Since $A$ is an $m\times n$ matrix and $B$ is an $n\times m$ matrix, the product $AB$ is an $m\times m$ matrix. Suppose $m>n$ then the operator associated to left multiplication by $B$ is not injective because there are more columns than rows, so the kernel is always nontrivial (i.e. there are more column vectors than there are entries in those column vectors, so they must be linearly dependent). Said another way: the linear operator $T:\Bbb R^m\to\Bbb R^n$ with $T(v)=Bv$ is not injective because $m>n$, so the domain has higher dimension than the codomain. So there exists vectors $v,w\in\Bbb R^m$ such that $Bv=Bw$ but $v\neq w$.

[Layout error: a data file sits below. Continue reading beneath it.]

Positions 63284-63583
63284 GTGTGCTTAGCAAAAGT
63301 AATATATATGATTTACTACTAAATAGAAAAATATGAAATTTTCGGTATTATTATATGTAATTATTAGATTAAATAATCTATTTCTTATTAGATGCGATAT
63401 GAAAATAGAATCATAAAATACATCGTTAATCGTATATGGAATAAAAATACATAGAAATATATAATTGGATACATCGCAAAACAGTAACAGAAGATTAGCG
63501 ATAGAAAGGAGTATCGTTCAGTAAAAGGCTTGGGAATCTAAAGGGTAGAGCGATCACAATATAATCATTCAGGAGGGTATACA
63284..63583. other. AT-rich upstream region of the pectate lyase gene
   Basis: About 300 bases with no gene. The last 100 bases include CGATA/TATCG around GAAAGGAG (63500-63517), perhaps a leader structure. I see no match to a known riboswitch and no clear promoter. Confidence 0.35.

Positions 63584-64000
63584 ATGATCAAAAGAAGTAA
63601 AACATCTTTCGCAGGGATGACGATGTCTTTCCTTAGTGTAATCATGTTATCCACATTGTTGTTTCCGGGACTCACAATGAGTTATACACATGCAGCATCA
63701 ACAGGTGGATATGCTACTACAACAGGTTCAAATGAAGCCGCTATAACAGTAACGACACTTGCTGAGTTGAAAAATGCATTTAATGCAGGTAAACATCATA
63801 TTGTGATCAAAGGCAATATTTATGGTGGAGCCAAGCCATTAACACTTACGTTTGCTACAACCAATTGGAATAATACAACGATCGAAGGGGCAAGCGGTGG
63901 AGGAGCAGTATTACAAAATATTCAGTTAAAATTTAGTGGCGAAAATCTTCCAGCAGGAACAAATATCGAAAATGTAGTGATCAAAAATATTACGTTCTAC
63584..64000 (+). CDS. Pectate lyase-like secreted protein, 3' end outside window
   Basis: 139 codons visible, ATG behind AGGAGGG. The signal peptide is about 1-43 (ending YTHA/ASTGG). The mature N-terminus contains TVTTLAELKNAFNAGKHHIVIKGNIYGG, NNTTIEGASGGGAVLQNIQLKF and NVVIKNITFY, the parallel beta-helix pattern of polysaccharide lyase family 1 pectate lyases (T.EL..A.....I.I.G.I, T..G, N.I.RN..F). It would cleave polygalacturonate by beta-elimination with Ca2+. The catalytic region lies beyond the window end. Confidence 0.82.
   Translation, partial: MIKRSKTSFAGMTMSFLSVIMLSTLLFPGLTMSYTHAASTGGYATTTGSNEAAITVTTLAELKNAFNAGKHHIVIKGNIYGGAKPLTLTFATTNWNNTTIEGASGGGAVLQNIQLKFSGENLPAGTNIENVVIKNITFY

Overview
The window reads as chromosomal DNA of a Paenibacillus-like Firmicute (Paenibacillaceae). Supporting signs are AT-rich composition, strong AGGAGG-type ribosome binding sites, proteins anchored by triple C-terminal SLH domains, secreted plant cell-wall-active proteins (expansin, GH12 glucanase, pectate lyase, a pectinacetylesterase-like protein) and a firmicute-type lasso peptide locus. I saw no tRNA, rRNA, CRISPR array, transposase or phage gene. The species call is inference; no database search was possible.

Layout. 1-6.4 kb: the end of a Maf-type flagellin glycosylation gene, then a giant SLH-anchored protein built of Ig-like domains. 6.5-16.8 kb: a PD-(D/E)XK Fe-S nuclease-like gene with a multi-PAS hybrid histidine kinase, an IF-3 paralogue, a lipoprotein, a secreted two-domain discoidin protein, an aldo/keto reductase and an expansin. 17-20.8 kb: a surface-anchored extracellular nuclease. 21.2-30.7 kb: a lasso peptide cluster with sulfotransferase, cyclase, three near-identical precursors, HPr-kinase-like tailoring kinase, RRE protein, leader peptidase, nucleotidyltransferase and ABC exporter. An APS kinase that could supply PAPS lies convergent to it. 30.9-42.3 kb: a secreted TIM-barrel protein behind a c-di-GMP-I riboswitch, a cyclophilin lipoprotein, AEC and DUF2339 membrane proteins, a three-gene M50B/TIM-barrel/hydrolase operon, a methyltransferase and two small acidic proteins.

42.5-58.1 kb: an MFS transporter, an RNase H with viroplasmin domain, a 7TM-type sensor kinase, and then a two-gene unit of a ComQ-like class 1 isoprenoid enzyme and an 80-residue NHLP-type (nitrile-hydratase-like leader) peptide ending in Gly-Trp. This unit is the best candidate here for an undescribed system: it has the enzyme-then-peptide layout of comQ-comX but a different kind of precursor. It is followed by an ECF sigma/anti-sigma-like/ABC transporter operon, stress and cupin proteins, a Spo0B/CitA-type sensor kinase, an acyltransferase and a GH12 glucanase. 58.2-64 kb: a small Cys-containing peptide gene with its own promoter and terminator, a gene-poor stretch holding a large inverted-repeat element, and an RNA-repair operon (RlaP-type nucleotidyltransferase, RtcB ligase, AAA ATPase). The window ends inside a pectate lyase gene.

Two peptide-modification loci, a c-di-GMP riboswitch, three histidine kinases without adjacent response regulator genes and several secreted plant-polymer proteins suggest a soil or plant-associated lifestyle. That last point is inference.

Thus, $$Bv=Bw\implies A(Bv)=A(Bw)\implies (AB)v=(AB)w$$ but $v\neq w$. Hence, the operator associated with left multiplication by $AB$ is not injective.